In 1980, one of the biggest scandals in Pittsburgh gambling history happened. Local radio and television personality and announcer for the Daily Number broadcast, Nick Perry, along with several others, allegedly hatched what became known as the Triple Six Fix. All of the ping pong balls in the lottery number selection machine were weighted except the balls bearing the numbers 4 and 6. Co-conspirators, prior to the drawing, purchased a quantity of lottery tickets in combinations of 4s and 6s. They also played those numbers with bookies.
On April 24, 1980, the number 666 hit. Unusual betting patterns noticed by both bookies and lottery staff tipped officials off that something nefarious may have happened. A subsequent investigation brought charges against six men, Perry being one of them. Perry, who was convicted and sentenced to prison, maintained his innocence until his death in 2003. Many who knew him and many Pittsburghers with fond memories of Perry remain convinced of his innocence, sparking theories of political corruption and an effort to find a scapegoat able to divert public attention. Either way, the “Triple Six Fix” brought tragedy and human drama to gambling in Pittsburgh in a way no one wants to see repeated.
While gambling can sometimes breed trouble, it can also change lives. Why, if it weren’t for gambling, there might not be a Pittsburgh Steelers. In 1932, Art Rooney, the founder of the team, started the franchise with winnings gained at the races. It is reported Rooney won $2,500, an enormous sum for the time, which enabled him to purchase the NFL entrance fee.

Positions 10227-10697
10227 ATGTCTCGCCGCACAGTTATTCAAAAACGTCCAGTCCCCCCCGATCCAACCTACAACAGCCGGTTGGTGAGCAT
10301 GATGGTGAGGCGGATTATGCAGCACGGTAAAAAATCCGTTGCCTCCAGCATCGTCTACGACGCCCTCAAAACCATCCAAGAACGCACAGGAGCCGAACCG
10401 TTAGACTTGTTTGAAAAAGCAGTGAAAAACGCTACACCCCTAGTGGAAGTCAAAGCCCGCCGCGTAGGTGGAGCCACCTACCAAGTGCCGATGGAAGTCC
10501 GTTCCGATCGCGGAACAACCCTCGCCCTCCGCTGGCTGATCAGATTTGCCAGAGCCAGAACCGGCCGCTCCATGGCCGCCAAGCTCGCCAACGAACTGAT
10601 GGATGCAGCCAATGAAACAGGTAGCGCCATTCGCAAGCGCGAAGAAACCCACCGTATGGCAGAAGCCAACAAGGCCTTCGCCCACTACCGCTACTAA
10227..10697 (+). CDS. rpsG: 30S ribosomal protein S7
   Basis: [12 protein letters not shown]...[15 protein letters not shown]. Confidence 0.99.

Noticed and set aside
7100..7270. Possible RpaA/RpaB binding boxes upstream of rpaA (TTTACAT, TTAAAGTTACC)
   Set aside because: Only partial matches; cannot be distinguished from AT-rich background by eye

Of course Rooney had to travel to New York to win his jackpot at the Saratoga Race Course. With the opening of The Meadows Racetrack in nearby Washington County in the early 1960s, locals were able to place wagers on harness horse races held in their own backyard.
The Rivers Casino
With the success of the lottery and casino ventures in nearby states, Pennsylvania once again decided to take a chance on gambling. At the beginning of the decade, Harrisburg began to float the idea of legislation that would allow casinos in the state. Eventually, a casino license was granted for southwestern Pennsylvania.
On August 9, 2009, gambling came once again into the spotlight with the new Rivers Casino located on Pittsburgh’s North Shore. The Rivers Casino is another jewel in the strand of entertainment complexes on the north bank that starts with PNC Park, Heinz Field, The Carnegie Science Center and ends with the new casino.
The Rivers Casino is a spectacular complex. While Las Vegas may have glitz and lights, nothing can match the Rivers Casino’s location. Perched on the shore near a bend in the Ohio River, the new casino offers a sweeping view of Point State Park, the city’s skyline, and Mt. Washington.
The Grand View Buffet, Andrew’s Restaurant and Drum Bar have floor-to-ceiling windows that allow guests to relax and enjoy themselves while basking in the glow of the Golden Triangle.
Whether you arrive by boat, bike, bus, car, or limousine, the glass sculptures and distinctive water fountain greeting you at the entrance to the casino signal your arrival at someplace special. With 3,000 slot machines and various other games, plus three fabulous dining and lounge areas, this 24/7 destination is sure to provide guests with round-the-clock fun.
While Pittsburgh has a checkered past with regard to gambling, there’s every hope that the continued development of our great city in the 21st century can bring with it an era of more responsible gambling. The hope is for an era that embraces the glitz, glamour, and safety of resort level attractions while leaving the shadowed past far behind.
By Janice Palko